Mr. Sidney Shephard (Newark): Will the hon. and gallant Member give a definition of what he means when he uses the word “brutal? ”

Wing-Commander Millington: Yes, I will.

Brutality is not merely a question of physical violence.

Mental violence is almost more brutal than physical violence, and, when a 19 year old lad has to be summarily arrested and intimidated by R.A.F. police in a public place, that, in my submission, is greater brutality than if someone had struck him.

I am not submitting that the officer commanding the unit in that particular case went beyond his powers under the appropriate regulations.

I submit that the regulations are wrong, and that it is time it was possible for a young man, who is serving in a military capacity, to take a full share in the political life of the country in which he lives, to take a full and active part in public meetings, and to be allowed the right freely to write letters and articles, even on Service matters, for publication in the local and national Press.

If that kind of relaxation of the regulations were followed by Service Ministers, we should be taking the first step towards making men in the R.A.F., the Army and the Navy realise that they are men, and not a peculiar brand of children who can be entrusted with millions of pounds’ worth of equipment, but cannot be trusted with, perhaps, the chief weapon of all, the weapon of ideas.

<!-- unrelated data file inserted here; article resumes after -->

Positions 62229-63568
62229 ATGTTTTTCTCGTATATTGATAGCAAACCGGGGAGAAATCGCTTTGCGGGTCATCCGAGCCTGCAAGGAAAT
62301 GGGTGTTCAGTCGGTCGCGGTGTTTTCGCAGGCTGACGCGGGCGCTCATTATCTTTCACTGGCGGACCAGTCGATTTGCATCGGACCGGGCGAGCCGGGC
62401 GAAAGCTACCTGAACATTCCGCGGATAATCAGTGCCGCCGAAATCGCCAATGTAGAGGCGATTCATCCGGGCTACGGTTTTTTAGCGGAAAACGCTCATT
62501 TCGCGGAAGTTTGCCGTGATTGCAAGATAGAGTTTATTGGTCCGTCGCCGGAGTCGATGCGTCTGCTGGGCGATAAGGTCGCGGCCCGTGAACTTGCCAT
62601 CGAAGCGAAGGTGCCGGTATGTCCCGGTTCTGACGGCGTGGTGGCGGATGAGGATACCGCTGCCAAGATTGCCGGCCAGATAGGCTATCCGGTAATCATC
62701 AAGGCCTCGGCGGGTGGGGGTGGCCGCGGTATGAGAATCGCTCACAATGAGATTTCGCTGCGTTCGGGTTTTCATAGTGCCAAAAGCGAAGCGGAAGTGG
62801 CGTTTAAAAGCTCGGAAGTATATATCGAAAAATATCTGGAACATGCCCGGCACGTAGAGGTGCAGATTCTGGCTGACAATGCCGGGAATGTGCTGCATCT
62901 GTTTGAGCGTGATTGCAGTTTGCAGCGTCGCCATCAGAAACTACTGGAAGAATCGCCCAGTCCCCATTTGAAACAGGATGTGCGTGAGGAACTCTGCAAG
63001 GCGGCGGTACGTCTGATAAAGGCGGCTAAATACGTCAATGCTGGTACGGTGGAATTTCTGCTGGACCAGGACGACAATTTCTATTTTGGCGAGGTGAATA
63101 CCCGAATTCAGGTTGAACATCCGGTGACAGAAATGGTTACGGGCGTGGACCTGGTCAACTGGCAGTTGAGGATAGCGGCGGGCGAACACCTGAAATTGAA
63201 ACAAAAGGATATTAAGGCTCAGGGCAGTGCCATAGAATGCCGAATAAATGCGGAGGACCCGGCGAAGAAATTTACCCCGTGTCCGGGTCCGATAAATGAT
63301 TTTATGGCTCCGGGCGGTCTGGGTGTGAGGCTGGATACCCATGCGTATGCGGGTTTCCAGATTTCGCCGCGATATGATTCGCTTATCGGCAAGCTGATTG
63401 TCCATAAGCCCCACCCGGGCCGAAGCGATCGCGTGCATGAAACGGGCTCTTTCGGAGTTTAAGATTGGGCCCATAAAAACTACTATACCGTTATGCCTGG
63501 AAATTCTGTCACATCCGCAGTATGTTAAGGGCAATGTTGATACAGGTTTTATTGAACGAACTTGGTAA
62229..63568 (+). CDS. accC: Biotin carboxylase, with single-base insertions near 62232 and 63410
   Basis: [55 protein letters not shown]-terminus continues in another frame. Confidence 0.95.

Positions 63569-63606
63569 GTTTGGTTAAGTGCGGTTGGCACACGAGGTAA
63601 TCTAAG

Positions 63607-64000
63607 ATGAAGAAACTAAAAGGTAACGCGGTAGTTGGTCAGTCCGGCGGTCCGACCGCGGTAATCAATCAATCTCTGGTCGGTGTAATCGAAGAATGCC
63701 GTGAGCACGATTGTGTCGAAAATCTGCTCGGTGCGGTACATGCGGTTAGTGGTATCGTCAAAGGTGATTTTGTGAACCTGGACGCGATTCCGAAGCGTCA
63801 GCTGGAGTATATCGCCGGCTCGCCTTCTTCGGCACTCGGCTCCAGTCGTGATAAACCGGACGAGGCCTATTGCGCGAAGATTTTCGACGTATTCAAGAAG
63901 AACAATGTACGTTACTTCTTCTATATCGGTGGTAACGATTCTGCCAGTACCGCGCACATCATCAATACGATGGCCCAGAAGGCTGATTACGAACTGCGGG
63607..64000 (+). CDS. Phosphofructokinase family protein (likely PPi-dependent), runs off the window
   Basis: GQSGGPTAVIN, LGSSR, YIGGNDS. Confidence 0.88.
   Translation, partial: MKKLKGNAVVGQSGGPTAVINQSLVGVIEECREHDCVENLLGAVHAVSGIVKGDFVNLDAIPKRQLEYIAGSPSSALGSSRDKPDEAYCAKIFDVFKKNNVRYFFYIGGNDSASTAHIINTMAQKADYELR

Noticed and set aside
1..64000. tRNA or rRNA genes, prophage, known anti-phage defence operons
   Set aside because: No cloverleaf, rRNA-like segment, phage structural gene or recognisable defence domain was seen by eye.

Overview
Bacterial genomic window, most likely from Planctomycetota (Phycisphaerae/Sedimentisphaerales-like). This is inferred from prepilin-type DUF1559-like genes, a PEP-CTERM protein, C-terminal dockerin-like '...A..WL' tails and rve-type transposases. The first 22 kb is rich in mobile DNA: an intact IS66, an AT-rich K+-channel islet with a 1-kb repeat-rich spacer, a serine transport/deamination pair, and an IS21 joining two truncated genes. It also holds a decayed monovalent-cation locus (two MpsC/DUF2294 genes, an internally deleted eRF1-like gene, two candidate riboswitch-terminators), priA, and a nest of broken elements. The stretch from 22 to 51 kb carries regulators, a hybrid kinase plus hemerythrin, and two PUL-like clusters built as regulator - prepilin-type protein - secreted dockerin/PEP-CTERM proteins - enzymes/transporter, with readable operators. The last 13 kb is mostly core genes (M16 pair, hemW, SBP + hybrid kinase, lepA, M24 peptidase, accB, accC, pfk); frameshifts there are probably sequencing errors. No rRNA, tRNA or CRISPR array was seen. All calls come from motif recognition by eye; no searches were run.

The Under-Secretary, in consideration of the kind of Air Force which we are to have, and which is to attract the men we want, should pay attention to the traditional basis of promotion, and particularly of promotion to commissioned rank.

During the period of the war, there has been a considerable relaxation from the traditional approach.

This has been inevitable, because the supply of men of what used to be called “the right type,” has not been sufficient to fulfil the demands, of war.

When an other rank completes a form of submission for promotion to commissioned rank, he is still asked for particulars of his school, sports and clubs.

I submit that these considerations are irrelevant, if there has been built up in the Service in which these men have served as other ranks, a proper relationship between officers and men.